Senior Research Scientist, MIT Sloan School of Management, and Executive Director, MIT Engineering Systems Learning Center
In reality, this is a culture change on a massive scale. It is a shift to a culture that can see the value in recognizing ‘disconnects’ with customers. It is a shift to a culture where frontline workers have the skills and motivation to conduct root-cost analysis. It is a shift to a culture in which learning is seen as central to business success, not just an add-on activity.
A number of leading organisations have been placing increased value on the learning from customer service operations. What sets apart the approach pioneered by the authors of this book is the fact that it is embedded in the work itself. This is not just a nice additional thing for people to do: it is at the center of the work. As a result, even some of the most routinized and hierarchical work – answering phones in a call center – has been transformed into a knowledge-driven work system.
This is not the only knowledge-driven work system of note. In manufacturing, the Lean Production systems at auto companies, aerospace companies, and others have produced astounding results through the nurturing and implementing of many thousands of improvement suggestions each year (in the leading facilities).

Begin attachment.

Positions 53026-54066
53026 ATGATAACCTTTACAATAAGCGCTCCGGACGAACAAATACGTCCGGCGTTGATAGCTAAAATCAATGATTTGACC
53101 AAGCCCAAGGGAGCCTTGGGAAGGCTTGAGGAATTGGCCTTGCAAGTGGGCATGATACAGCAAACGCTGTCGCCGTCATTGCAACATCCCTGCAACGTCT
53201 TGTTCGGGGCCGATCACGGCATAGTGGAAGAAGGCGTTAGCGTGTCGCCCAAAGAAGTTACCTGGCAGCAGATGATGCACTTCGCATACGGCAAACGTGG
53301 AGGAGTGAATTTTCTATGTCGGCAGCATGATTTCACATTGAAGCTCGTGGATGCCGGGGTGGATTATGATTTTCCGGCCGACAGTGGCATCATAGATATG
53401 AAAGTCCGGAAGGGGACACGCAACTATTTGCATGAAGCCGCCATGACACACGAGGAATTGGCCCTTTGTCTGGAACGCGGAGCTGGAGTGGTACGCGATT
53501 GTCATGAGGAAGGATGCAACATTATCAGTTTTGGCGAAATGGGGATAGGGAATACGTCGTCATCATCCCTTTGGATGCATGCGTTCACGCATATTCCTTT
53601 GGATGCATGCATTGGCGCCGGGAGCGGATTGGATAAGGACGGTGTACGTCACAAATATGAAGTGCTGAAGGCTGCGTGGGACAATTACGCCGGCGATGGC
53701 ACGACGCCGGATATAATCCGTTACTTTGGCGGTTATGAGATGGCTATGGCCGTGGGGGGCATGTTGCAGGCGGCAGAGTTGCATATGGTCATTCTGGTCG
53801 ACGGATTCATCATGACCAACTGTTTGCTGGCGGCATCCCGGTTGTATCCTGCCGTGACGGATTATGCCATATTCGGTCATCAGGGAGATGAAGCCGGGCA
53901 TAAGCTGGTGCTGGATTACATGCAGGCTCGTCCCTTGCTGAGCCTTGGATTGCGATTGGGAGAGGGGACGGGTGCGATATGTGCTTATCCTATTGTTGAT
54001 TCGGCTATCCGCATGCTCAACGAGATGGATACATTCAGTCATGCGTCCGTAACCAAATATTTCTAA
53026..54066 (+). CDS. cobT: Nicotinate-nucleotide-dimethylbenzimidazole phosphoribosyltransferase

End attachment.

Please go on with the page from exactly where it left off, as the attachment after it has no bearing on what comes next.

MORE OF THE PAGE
In other sectors as well we find Lean Enterprise, Six-Sigma, and other transformations that value knowledge as the engine driving continuous improvement. The authors’ work at Fujitsu has been proclaimed ‘the Toyota of service operations’. In the same way that Toyota fundamentally transformed our understanding of the flow and delivery ‘on-demand’ of product, materials, and knowledge in manufacturing operations, this approach has transformed our understanding of the flow and delivery on demand of support, knowledge, and innovation in service operations.
The knowledge economy is much larger than the relative handful of expert jobs that are usually highlighted in the popular press. Virtually all types of jobs face the challenge of change in this new economy. Knowledge, skills and capability are at the core of the challenge. At issue is whether the
change can happen in a way that is respectful of and even enthusiastic about the contributions of all workers. Taking such an approach makes good business sense. Indeed, anything less will not consistently deliver what customers want, when they want it, at the price they are willing to pay. Moreover, it is the right thing to do – for the workforce and for society.